Consumers can play a key role in creating demand for ‘circular’ goods and services — European Environment Agency

Policies that promote “circular” consumer decisions are more effective if designed with consideration of factors that shape individual behavior, says new EEA briefing’Enable consumers to make choices for a circular economy‘. The briefing examines how policies can enable more circular economy-friendly consumer behavior by understanding the factors that influence it.

Consumers and businesses influence product demand. Producers not only respond to consumer demand but also shape it through the products offered and the way the products are marketed. According to the EEA briefing, consumer choices shape the decisions made by actors upstream, such as product designers, and downstream, such as recyclers, in product supply chains.

Although economic factors are key, other factors also shape consumer choices

Economic factors, such as product price, are often the most important in consumer decision-making, while the importance of other factors is less clear. Other factors that come into play include the extent to which the products available meet consumer needs, information available to consumers, social factorssuch as respecting social norms, community values ​​and examples from role models, and individual preferences and beliefs linked, for example, to prestige, brand loyalty or personal values. Traditionally, policies have focused on informing consumers (such as eco-labels) and, to a lesser extent, making circular alternatives more economically attractive.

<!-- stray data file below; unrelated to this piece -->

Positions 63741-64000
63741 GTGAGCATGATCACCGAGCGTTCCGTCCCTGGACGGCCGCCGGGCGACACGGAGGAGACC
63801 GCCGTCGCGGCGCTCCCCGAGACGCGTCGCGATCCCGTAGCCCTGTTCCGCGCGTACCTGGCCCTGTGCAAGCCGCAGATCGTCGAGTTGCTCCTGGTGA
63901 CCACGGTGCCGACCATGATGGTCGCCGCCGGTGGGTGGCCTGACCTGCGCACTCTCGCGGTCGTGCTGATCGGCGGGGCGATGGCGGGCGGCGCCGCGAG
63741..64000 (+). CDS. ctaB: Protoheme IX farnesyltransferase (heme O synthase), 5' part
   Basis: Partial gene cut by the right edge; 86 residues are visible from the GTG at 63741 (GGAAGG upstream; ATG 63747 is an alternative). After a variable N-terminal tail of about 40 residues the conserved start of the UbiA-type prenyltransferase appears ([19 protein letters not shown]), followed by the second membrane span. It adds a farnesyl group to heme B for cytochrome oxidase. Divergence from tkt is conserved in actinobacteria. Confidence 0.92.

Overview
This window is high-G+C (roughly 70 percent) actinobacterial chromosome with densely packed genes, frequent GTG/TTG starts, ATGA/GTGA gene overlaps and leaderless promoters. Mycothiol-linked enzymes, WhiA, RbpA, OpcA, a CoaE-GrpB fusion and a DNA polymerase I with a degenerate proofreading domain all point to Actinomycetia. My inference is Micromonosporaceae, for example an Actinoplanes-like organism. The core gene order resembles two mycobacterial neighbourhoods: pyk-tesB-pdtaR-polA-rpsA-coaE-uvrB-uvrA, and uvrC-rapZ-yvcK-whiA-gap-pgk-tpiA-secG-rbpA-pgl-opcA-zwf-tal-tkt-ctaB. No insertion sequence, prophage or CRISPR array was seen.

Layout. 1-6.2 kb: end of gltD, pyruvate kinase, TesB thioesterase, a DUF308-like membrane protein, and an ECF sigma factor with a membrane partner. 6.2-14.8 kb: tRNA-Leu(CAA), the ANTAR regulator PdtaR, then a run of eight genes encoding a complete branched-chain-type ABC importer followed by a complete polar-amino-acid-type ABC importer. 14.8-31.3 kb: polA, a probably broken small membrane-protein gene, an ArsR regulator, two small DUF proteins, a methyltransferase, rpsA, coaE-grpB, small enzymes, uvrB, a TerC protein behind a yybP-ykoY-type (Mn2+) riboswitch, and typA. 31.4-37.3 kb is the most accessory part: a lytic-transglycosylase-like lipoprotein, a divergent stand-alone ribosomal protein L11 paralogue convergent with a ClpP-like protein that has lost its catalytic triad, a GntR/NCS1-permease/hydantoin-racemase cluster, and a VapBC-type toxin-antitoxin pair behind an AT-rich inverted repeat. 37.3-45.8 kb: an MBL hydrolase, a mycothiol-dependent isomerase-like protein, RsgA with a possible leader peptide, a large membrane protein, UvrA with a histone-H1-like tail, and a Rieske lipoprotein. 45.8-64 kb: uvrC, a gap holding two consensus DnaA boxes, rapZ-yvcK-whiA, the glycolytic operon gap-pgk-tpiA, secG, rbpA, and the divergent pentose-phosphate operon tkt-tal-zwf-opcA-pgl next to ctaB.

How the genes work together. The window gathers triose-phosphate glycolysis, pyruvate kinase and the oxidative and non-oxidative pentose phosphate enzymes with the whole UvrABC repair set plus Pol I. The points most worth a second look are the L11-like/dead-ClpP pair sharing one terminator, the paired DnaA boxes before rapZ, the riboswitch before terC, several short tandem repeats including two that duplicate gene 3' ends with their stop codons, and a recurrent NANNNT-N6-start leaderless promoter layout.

There are opportunities to explore a range of future policy options at different levels of governance, including tax breaks and subsidieslegally binding regulations, avoiding greenwashing, making circular options more convenient and using ecolabels and measures targeting consumers to, for example, strengthen emotional attachment to products.

The European Union has already taken steps to put in place measures to make circular economy choices more attractive and convenient for consumers. For example, the European Commission‘s sustainable products initiative, which focuses on providing information through labeling and product passports, and placing product requirements focused on sustainability and recyclability, among others. This initiative recognizes the key role of consumers in the establishment of a circular economy and should enable an acceleration of circularity in the EU economy.

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